Preconstruction and Why it Matters to You
January 6, 2023
The Intangible Value of Preconstruction, Why it Matters to You
The preconstruction process is one of the most misunderstood services we provide to our clients as a construction manager, but also the most critical for the project’s success.
It takes months, potentially up to a year to design a large commercial building. This process involves hundreds of decisions, meetings, and input from a variety of stakeholders. As a construction manager, we collaborate closely with the design team through each phase of design.
Discussion with Frank, Director of Preconstruction at Hammond for over 25 Years.
We sat down with Hammond’s Director
of Preconstruction, Frank Mongiardo, to walk us through the phases of preconstruction. Frank has been with Hammond for over 25 years providing estimating and preconstruction services for our clients. He has witnessed significant changes in the construction market during his tenure, providing him with invaluable expertise and long-standing relationships with subcontractors and suppliers across the region.
What does the term “preconstruction” mean?
The term “preconstruction” generally signifies the time between the start of design up until the start of construction. There are three key phases in this process – Schematic Design (SD), Design Development (DD) and Construction Documents (CD). As construction manager, our primary role during preconstruction is to provide estimates, value engineering, constructability reviews, logistics planning and a project schedule.
The first phase, Schematic Design, includes developing floor plans, exterior elevations, major structural components, and types of mechanical and electrical system to be used in the building. The civil component, or site layout, is well defined. The location of the building, proposed finish floor elevation, grading work, parking lot locations and many of the utilities are shown. This initial phase of design is critical, as it establishes the overall plan for the project. “Pricing-wise, it is the most important estimate we provide to the Owner, it sets the Benchmark or Baseline” says Frank. At this point we can still make changes before the design gets too far along whether the challenges are constructability or budgetary constraints.
What are the struggles in today’s market?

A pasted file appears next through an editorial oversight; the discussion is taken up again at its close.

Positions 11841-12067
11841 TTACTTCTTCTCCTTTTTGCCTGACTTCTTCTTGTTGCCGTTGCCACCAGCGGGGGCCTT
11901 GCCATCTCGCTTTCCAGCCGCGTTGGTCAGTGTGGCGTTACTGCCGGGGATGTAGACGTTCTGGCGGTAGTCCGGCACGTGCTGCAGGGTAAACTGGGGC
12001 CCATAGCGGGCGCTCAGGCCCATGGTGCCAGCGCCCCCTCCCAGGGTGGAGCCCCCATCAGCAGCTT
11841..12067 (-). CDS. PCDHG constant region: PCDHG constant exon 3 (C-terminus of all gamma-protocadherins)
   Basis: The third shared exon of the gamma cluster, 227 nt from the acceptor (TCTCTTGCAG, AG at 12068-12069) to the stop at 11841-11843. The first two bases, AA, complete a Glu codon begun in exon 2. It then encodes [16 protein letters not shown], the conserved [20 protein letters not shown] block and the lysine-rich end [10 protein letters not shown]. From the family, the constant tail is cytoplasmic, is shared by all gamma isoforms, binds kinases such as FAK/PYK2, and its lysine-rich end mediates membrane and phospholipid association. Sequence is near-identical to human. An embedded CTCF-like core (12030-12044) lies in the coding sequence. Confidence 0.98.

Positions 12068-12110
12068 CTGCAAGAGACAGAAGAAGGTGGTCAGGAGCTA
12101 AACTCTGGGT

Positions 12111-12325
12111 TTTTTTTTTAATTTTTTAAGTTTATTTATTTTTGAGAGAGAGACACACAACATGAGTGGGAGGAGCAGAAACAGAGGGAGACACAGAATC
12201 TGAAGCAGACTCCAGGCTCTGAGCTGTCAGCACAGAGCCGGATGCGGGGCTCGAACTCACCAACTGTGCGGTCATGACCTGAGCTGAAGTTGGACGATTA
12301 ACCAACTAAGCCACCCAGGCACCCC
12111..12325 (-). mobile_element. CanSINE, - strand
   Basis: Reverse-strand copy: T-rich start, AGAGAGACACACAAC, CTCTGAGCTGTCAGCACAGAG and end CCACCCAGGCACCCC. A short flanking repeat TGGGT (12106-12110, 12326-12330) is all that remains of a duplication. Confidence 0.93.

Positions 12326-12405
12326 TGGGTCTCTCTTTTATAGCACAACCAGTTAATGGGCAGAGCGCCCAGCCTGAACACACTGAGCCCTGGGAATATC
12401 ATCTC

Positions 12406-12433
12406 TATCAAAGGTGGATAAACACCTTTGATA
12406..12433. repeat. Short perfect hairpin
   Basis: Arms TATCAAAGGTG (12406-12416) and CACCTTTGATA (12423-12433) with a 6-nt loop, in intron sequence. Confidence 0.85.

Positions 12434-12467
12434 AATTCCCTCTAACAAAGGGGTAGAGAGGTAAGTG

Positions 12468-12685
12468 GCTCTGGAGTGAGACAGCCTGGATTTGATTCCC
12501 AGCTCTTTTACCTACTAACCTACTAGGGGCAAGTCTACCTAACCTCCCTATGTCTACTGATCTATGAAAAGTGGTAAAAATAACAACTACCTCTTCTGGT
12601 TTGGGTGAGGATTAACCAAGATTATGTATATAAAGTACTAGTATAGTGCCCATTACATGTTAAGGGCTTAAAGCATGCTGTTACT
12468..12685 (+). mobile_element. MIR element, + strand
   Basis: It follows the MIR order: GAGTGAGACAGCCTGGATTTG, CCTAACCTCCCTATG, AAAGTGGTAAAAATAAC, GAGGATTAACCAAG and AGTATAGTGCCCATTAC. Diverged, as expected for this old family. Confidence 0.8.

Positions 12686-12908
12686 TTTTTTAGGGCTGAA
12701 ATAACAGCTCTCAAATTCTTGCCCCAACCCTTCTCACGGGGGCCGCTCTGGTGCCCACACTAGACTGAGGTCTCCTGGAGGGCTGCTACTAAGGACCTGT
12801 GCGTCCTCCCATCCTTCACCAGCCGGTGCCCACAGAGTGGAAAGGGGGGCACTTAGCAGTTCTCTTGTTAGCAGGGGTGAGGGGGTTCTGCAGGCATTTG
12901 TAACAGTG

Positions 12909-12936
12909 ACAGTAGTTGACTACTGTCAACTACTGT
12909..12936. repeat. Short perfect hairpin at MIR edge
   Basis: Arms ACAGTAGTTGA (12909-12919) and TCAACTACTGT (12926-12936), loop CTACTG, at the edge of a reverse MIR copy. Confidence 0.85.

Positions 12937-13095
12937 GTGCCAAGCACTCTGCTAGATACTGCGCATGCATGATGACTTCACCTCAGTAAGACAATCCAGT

In today’s market our clients are facing unprecedented challenges with funding and budget compliance. Today’s dollars don’t buy what their initial master plan established just a few years prior. Owners are having to make really difficult decisions early on, determining what parts of their programs or building to reduce so the project can stay on budget. “It has become so important in today’s market to guide the Owners, to help them develop solutions or make decisions to best spend their money,” says Frank.
Generally, at the conclusion of schematic design, we have established the logistics, phasing plans and project schedule. The design team will move forward to the next stage, Design Development (DD). During DD, the team is developing more detail on the building components. This includes a preliminary spec book, building elevations and building sections. At this time the Mechanical and Electrical consultants are heavily engaged. The floor plans show more detail including interior elevations, casework and major equipment locations and sizing. Our team continues to refine the plan for phasing and logistics, and our estimate becomes more accurate due to the additional details.
The final stage of preconstruction.
The final stage of developing the design is creating the Construction Documents (CD). This stage is about finalizing the details needed in the drawings to send the project out to bid. For the construction manager, a significant amount of time in this phase is working towards a GMP or Guaranteed Maximum Price. We typically take the documents somewhere around 75% complete to create the GMP Amendment. This guaranteed cost is an important component of the CMR delivery method, as it protects the owner from the risk of cost/bid overages. If you had to simplify the goals of the GMP, Frank explains it as “the overall plan, schedule, logistics and cost that everyone at the table is comfortable with”.
“Transparency and communication are the keys to making sound decisions.”
Throughout the preconstruction process, Hammond’s strategy is to report as much information as we can to the Owner. Transparency and communication are the keys to making sound decisions. This is where the true value of the construction manager reveals itself. There is an intangible val
ue a CMR provides with cost-effective solutions, bid strategies, logistics planning and expertise as a construction professional. Combined, these resources help our clients to make the best decisions possible, maximizing the dollars available and constructing a quality facility for their community.
What can we expect to see in the future?
Looking ahead, we are all seeking indications of change. This market has been challenging and at times demoralizing to building programs across the nation. When asking Frank what he sees for 2023, he says, “I’m optimistic that project budgets will become more attainable, but I don’t believe the market has settled quite yet”.